False pride, depression, and separation. False pride causes people to assess you from behind a mask that you wear. People cannot help or befriend you when the signals you emit hide what you need. Fears abound that your command of life is just a finger snap away, and in a New York minute, you may be deprived of cognitive faculties that have guided your decision making, influenced your selections, and presented you with acceptable options for future action. It is not uncommon – just uncomfortable – to know how little control we have over future events.
False pride wants us to gussie up what has been imperfect so that it looks successful and complete. My last employment was serving as counsel to Arnold & Porter. A&P is a wildly successful law firm based in Washington, D.C., with additional offices in various states and overseas. Being counsel to such a firm is prestigious and remunerative, but is a far cry from being a partner of that institution. How easy it would be to glide over the distinction and have people assume I served as a partner instead of its counsel. That would trim up my life resume nicely – but it would be incorrect. Even worse, it would be dishonest. A life resume doesn’t require imagination – just honesty. It lets go of hyperbole and embraces equally regrets and achievements.
Depression has many causes and roots. When it appears in our last third of life we are mourning over something we can no longer do, a relationship that has ended, a weakening of our body that slowly (or not so slowly) is stealing our independence, or a sense that we are no longer relevant. Spirituality can be a pathway back to connections with those you love – and more importantly – those who love you. As we embrace spirituality, we confront, destabilize, and weaken the depression that so often is rooted in our aging process.
When I use the word “separation” I mean a separation from life, its ups and downs, people with whom we can share common experiences, interact with, argue over, laugh at, cry about, or talk to. Without the touch of another human being we become isolated, unable to share our feelings or our fears. I don’t cry easily, at least I didn’t until Parkinson’s came into my life when I was 63. I didn’t want to hide behind my make-up, but I was easily embarrassed at revealing this part of myself too easily. I shared my medical information with one of my women colleagues and friends at the Omega Institute where I then worked. I passed on the news – received a hug, and broke into tears, only the second time in my life that events were so profound that my defensive wall didn’t just come down, it was obliterated. It wasn’t that I was just reaching out. I experienced that I had friends who wouldn’t let me wallow in my hard news and who were prepared to make the rest of my life’s journey in partnership with me.
Making changes that address our destructive behavior is hard and often feels overwhelming. As we observe our loneliness we are often weighted down with additional burdens – such as the limitations that illness imposes – that makes our capacity to resist false pride, depression and separation hard to imagine. Yet imagination is a gift we humans have been given that allows us to make doable what appear to be undoable. If you can harness that aspect of your skill set – whether it be in the doing of an activity or an appreciation of someone else’s imagination – it connects us to amazing insights, discoveries, and beauty.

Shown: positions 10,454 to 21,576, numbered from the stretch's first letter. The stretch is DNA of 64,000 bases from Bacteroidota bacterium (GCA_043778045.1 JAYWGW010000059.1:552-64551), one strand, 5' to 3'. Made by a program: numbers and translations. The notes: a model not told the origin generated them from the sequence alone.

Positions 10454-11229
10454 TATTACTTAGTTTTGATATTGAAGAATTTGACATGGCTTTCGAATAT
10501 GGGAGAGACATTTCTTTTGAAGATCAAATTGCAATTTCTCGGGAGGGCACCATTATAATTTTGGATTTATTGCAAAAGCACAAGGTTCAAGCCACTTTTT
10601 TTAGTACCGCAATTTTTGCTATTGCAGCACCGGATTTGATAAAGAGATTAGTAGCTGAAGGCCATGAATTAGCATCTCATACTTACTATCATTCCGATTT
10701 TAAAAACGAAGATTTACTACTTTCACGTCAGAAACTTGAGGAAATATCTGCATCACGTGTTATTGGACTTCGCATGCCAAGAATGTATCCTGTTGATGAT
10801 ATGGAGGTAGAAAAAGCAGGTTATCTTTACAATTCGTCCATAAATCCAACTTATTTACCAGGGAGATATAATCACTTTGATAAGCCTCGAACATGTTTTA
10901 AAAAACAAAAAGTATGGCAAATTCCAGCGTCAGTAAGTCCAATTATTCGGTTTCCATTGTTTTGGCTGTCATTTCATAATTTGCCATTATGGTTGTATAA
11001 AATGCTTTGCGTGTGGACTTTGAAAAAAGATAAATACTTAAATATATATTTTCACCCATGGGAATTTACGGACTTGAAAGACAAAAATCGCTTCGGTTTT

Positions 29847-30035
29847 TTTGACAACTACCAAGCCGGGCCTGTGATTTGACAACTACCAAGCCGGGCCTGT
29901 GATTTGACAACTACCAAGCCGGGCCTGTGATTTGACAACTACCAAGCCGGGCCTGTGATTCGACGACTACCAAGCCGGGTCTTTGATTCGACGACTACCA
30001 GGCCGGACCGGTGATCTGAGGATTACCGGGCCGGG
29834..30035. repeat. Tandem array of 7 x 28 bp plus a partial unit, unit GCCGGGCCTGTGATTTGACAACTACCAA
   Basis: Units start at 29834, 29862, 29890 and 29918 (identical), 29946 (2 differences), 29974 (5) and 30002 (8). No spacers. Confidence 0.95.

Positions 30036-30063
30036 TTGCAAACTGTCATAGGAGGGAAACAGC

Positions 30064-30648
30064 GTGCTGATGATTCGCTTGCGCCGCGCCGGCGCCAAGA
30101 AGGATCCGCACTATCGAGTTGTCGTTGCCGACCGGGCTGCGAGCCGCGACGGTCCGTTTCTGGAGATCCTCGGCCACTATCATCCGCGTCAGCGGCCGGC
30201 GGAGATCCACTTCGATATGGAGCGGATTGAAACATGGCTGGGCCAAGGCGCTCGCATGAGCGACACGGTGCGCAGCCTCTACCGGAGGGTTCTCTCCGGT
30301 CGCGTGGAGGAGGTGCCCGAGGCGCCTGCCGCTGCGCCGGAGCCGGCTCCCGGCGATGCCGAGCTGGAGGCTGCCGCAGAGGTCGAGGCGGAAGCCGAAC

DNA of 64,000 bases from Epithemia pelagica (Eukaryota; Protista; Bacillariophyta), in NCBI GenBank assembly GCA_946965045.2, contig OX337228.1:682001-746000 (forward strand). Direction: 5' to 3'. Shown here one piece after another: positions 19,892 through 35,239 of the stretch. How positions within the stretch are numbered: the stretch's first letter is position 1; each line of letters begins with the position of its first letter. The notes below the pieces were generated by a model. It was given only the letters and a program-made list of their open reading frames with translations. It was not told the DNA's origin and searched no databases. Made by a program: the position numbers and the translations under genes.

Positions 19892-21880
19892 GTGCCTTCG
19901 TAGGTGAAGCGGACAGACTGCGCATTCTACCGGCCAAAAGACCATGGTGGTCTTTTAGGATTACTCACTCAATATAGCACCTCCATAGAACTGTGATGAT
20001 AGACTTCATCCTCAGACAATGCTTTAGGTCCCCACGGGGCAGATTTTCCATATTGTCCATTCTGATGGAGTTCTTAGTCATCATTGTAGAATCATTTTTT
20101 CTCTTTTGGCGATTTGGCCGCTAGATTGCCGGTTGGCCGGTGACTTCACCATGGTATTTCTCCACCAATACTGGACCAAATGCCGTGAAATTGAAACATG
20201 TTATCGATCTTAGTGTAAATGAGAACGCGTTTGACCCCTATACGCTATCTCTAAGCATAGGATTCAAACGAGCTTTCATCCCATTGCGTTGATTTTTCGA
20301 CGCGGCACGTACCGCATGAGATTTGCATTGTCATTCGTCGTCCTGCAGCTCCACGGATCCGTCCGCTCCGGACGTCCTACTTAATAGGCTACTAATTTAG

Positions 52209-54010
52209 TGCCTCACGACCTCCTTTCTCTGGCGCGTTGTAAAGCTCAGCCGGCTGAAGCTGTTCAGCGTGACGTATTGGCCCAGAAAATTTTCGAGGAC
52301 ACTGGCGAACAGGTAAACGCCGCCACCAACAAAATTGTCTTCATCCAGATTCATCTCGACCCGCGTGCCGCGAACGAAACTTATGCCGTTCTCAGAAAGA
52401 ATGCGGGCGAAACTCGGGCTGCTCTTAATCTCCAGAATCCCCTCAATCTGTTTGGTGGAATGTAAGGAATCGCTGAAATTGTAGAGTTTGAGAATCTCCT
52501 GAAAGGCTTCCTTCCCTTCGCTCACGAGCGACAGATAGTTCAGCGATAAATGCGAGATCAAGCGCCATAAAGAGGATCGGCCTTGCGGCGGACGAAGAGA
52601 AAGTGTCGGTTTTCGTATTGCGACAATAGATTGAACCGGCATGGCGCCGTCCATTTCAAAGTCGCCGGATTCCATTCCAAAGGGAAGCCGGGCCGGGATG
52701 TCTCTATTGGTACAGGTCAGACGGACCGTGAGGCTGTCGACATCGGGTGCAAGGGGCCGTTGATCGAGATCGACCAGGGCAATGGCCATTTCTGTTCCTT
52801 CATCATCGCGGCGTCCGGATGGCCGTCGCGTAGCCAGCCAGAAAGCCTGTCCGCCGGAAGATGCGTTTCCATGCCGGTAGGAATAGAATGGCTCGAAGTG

We have assets we have not yet used, strengths we have not yet employed, and capacities we have not yet harnessed. They are positive approaches to life that we have spent a lifetime acquiring. Just to name a few, these assets include listening well, being constructive, reaching out, helping others, resolving conflict, and being generous If we so decide, now is the time to engage with these assets. Whatever our level of skill, we have incorporated these features in our persona, it is time to employ these assets and derive from the balance of life available to us what pleasure, joy, and meaning we might yet extract from life.
You might say no to what I am suggesting. You might disbelieve what I am writing. You might disregard my suggestions for addressing pain. That is up to you and no one else. I lack the words to change anyone’s behavior. Nor would I want to if that gift were available to me. I have not spent time inside anyone’s skin other than my own. I can’t even commit to you that my behavior will follow my suggestions when I am faced with my own isolation and loneliness. I can only tell you I plan to try. My writing about this subject is for my benefit as well as yours.
As I consider what assets I might call upon for my own growth, one feature stands out from the rest. It is learning to live in the present moment, to practice a consciousness that heightens awareness of life as we live it. Sources to guide this behavior appear in almost every medium imaginable, from books to retreats, and from programs to conversation. There is no limit to how deeply we can nurture this skill. There is no penalty for failing to use this skill when it is most needed. But when you fall off, you do need to get back on the horse.
We carry with us regrets from our past and concerns about our future. It’s built into our DNA and is how my childhood was shaped. It took years for me just to be aware that other ways of appreciating time existed. I began to take programs in which living consciously was taught and practiced. I joined groups that meditated. I was engaged and excited. It paid off in psychic dividends and made life easier. It takes practice to concentrate on living in the present moment. Because I felt many competing goals during the second phase of life, I tried to keep conscious living as both a rhythm in my life and a goal to be attained. Once retirement became my reality, I had more opportunity to practice.
I could add to what I’ve written so far, but it would be repetitive. Instead I’m going to appreciate the environment that is enveloping me – warm, sunny, and around the corner from a total eclipse. I wish you well in your exploration.
George Kaufman ©